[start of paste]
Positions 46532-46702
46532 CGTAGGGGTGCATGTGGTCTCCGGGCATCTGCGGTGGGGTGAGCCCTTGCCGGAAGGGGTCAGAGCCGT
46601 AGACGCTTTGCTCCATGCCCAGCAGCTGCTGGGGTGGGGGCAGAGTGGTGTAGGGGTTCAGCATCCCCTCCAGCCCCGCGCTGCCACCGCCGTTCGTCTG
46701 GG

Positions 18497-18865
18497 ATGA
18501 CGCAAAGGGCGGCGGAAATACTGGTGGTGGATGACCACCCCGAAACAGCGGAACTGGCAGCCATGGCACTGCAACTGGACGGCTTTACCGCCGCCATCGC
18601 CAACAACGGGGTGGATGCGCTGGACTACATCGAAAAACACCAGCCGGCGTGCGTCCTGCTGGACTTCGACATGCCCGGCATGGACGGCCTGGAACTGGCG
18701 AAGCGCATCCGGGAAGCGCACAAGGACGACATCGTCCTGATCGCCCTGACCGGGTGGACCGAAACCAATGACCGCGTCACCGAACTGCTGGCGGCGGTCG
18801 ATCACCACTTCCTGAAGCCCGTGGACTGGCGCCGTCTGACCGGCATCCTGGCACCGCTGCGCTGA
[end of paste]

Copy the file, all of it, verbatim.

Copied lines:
Positions 46532-46702
46532 CGTAGGGGTGCATGTGGTCTCCGGGCATCTGCGGTGGGGTGAGCCCTTGCCGGAAGGGGTCAGAGCCGT
46601 AGACGCTTTGCTCCATGCCCAGCAGCTGCTGGGGTGGGGGCAGAGTGGTGTAGGGGTTCAGCATCCCCTCCAGCCCCGCGCTGCCACCGCCGTTCGTCTG
46701 GG

Positions 18497-18865
18497 ATGA
18501 CGCAAAGGGCGGCGGAAATACTGGTGGTGGATGACCACCCCGAAACAGCGGAACTGGCAGCCATGGCACTGCAACTGGACGGCTTTACCGCCGCCATCGC
18601 CAACAACGGGGTGGATGCGCTGGACTACATCGAAAAACACCAGCCGGCGTGCGTCCTGCTGGACTTCGACATGCCCGGCATGGACGGCCTGGAACTGGCG
18701 AAGCGCATCCGGGAAGCGCACAAGGACGACATCGTCCTGATCGCCCTGACCGGGTGGACCGAAACCAATGACCGCGTCACCGAACTGCTGGCGGCGGTCG
18801 ATCACCACTTCCTGAAGCCCGTGGACTGGCGCCGTCTGACCGGCATCCTGGCACCGCTGCGCTGA